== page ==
The London Waste and Recycling Board (LWaRB) has today announced the first projects to have been shortlisted for funding from its waste infrastructure fund.
The shortlisted proposals have been placed in LWaRB’s ‘infrastructure pool’ which contains those projects that are capable of delivering successful landfill diversion, boosting recycling or generating renewable energy from the reprocessing of waste.
The following organisations/projects have been placed in the ‘infrastructure pool’:
· Biossence proposing an £80m gasifier in East London
· Greentech, seeking support for a plastic processing plant in Enfield, handling up to 25,000 tonnes of plastic annually
· Coronation Nursery, proposing an anaerobic digestion plant processing 15,000 tonnes of food waste to generate electricity, heat, fertiliser and CO2 to use back into its greenhouses
· Bywaters, which wants to extend its existing Materials Recovery Facility based in Newham to handle an extra 140,000 tonnes of waste
· Greenwich Council, an anaerobic digestion facility located in Greenwich Borough handling at least 25,000 tonnes of food and green waste annually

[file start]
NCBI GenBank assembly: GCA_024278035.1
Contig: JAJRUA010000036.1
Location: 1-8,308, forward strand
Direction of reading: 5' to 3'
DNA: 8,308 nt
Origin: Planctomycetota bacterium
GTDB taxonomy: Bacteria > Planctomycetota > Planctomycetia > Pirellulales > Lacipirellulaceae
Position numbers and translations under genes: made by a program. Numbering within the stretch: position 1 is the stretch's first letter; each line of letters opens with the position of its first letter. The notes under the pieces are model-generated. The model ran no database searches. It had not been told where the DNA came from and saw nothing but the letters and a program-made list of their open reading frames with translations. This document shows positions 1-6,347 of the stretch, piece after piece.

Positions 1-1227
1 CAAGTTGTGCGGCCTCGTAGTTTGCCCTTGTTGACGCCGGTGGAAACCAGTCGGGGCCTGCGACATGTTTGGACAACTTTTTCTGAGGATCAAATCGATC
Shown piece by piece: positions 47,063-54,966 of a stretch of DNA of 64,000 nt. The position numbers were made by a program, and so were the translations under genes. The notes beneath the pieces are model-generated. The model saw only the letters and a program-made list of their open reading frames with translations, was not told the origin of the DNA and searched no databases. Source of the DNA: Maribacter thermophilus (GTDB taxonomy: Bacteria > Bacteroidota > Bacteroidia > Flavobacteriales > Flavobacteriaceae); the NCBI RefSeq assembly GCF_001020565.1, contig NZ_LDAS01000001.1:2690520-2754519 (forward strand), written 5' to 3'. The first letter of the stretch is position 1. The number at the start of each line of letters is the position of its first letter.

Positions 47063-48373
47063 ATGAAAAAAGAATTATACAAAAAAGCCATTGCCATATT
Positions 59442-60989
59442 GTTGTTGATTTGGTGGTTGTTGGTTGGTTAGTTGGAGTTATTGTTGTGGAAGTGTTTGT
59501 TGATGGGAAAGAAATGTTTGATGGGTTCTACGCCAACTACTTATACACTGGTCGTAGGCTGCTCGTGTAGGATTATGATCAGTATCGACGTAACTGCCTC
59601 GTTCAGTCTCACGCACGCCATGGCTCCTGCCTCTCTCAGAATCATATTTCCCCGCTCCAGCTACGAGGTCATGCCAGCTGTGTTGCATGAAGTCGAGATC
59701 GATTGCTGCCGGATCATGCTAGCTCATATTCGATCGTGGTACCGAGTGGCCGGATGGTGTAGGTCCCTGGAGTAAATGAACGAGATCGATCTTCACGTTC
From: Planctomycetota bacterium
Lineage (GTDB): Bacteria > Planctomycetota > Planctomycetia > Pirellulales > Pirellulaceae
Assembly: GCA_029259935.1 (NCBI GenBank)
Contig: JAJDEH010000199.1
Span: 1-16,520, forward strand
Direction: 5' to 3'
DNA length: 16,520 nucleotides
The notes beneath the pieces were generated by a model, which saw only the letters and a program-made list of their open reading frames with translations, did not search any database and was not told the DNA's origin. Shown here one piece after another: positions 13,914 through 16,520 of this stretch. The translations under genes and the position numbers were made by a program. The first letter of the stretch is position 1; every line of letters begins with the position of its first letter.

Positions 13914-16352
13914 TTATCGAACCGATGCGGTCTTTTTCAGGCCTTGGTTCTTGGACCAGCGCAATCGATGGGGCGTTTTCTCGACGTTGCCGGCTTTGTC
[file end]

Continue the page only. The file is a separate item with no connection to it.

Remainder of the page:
· The TEG Group, which is the proposed operator of the consortium that the London Thames Gateway Development Corporation (LTGDC) have selected as its preferred bidder for a 30,000 tonne merchant anaerobic digestion plant at the London Sustainable Industries Park
· Powerday, which is proposing a new Materials Recovery Facility in West London, dealing with 750,000 tonnes of recycling
· South London Waste Partnership and Viridor Waste Management, an anaerobic digestion plant handling 30,000 tonnes of food waste from the London Boroughs of Croydon, Kingston, Merton and Sutton.
These organisations will now be invited to develop full business cases for their projects, which will be fully evaluated, before being put forward for funding decisions from the board.
LWaRB chair James Cleverly said: “LWARB’s Business Plan for 2010/11 sets out the aim to support a range of technologies that would divert around a million tonnes of London’s waste from landfill.
“The projects announced today are all capable of making a significant contribution towards this target. Officers of the Board will now work closely with each organisation to work up their business cases to a high level to give them the best chance of successfully receiving funding from the Board.”
A final call for projects seeking funding for waste infrastructure was made by LWaRB back in April. LWaRB said it had a good response to this call and received new proposals from over 30 organisations. The first of the projects in the pool to receive funding are expected to be announced in September.